Will W.

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About Will W.

  • Rank
    The Man With No Plan

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  • Location
    New York State
  • Interests
    Bladesmithing, Archery, Smelting

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  1. Damascus with only hand hammers?

    With a key, one assumes Pretty much covered already. I do all my pattern welding by hand and it takes a lot of effort, like lyuv said, but i find it to be rewarding. From barstock to blade ready for the grinder, i would say it takes me between 4-8 hours, depending heavily on the layer count. And that whole time im either turning my blower or swinging a hammer. So its quite labor intensive. If you have a friend who could act as a striker, it would be helpful.
  2. Cable Damascus

    Im glad you didnt as well, i think it turned out great. Its one of the better cable patterns ive seen. Has a very "reptile scales" sort of look to it. And im loving that handle! Bummer about the open weld, but still a reasonable success in my book. Great work.
  3. Tanto and Kogatana knife set

    I like the way you put the kogatana in the sheath, it blends in very well, but also presents itself for use. Fantastic work on the tanto as well.
  4. Is "never" an appropriate answer?
  5. Civil War short sword

    Looking pretty good so far! Keep us updated. I, for one, want to see how this turns out.
  6. I agree, im going to bookmark this thread! Good info here.
  7. Kitchen knife - multi-purpose

    Great work on the handle, looks clean and well executed. I really like the shape of it, looks comfortable. The only real problem i can see is the way the ricasso extends beneath the edge. That will make it nearly impossible to chop through things in one clean motion. But even that is negligible depending on its intended use. I agree with Das regarding the tip. Nice work.
  8. Knife attempt number 6!

    Those skills will definitely transfer over! All three of those are used in the construction of many blades, sometimes all three in the same knife. At the very least, youll have a handful of useful skills in your pocket.
  9. Diplomatic blades and a couple of choppers

    Certainly an interesting commission. They came out great too! Clean, as always.
  10. Knife attempt number 6!

    I see now, didnt really look close enough the first time. My skills of observation are keen as always, apparently! Using a belt sander to bevel blades freehand is pretty difficult, i struggle with it myself. It takes a lot of practice to develop the skill. But thats just all the more reason to make more knives! Just ignore the people who think youre strange for having a massive knife collection (i mean, who doesnt?! Theyre the weird ones! Lol) You are progressing, that much is certain. Keep at it. And never forget to have fun with it.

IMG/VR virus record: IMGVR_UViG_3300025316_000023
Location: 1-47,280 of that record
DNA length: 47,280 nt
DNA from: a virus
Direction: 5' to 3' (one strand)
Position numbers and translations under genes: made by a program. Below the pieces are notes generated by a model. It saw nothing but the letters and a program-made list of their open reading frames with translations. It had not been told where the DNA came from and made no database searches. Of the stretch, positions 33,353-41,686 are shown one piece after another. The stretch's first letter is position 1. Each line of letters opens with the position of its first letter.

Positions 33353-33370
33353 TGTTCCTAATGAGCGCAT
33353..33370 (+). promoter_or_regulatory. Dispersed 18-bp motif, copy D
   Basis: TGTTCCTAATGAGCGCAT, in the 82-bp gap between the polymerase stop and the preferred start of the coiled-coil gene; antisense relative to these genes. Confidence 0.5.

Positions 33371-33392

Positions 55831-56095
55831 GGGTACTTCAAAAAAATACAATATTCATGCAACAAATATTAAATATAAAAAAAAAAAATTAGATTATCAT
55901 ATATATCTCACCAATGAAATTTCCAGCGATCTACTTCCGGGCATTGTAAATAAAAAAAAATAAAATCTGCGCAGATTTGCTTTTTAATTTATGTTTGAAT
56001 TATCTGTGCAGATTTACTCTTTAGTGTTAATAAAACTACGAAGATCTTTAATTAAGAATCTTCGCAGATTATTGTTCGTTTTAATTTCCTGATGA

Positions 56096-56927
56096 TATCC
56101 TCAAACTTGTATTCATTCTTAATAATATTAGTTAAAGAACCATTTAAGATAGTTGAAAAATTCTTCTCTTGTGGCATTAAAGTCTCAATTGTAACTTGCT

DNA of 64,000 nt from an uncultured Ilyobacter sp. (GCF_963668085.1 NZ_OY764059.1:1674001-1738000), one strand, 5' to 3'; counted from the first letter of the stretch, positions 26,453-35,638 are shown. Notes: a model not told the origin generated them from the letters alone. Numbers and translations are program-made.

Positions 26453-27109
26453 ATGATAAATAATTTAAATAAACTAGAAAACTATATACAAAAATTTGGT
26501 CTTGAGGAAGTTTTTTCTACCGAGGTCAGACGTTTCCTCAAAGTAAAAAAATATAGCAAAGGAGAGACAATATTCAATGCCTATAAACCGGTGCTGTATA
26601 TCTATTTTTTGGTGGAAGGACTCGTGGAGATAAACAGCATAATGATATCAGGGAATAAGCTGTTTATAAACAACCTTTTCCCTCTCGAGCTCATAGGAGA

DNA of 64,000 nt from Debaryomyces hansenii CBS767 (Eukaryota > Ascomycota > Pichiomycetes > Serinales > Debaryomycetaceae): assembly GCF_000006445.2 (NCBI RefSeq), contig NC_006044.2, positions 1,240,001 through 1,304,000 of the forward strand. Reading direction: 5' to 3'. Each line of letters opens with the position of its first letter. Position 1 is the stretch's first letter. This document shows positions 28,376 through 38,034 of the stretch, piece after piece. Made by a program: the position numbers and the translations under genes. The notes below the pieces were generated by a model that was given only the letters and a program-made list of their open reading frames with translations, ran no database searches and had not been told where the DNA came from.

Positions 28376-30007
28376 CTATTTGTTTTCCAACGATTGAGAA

11. Knife attempt number 6!

    Nice job on the polish. But the picture seems to indicate a crack in the blade, just below your chin in the reflection. You are aware of this, i assume? Or perhaps i am mistaken. Ricasso and plunge line need work. By the shape of them, it looks like you used an angle grinder to shape your bevels, and if that is true, trust me, leave that thing behind. Angle grinders, in my experience, do not work well for beveling. Look into making a file jig, and using files for your bevels, you can get the plunges and ricasso to look amazing with a few files, some skill, and patience. Oh yes, and sandpaper, of course. Or use your belt sander. Requires a lot more skill though, IMO.
  12. San Mai forge welding problem

    Thomas Powers mentions often that with a solid fuel forge, you can get your fire very hot (lots of air) before you put the billet in. Then insert the billet into the fire and cut the air completely to create a very reducing atmosphere. Once its up to a red temp, remove, brush, flux, reinsert into fire, and go for welding heat (using air obviously.) I have a different method than the above one, and its given me a lot of success. I always tack weld the corners of the billet before forge welding, so ill make all my arc welds fairly quickly to build up heat in the billet, and as soon as im done with the last weld (or after you weld a handle on, if you prefer) sprinkle borax on. Theres usually enough heat to just barely melt the borax. This way, you can put it in the fire and go. In any case, good luck with it.
  13. The buzzard leaf

    Interesting approach. Thanks for sharing.
  14. Show me your work table

    I was going to comment, but Das already did it for me.
  15. The critical eye towards forging.

    For the sake of brevity, this is called the Confirmation Bias. Just thought i would throw that in. Please return to your regularly scheduled philosophy debate.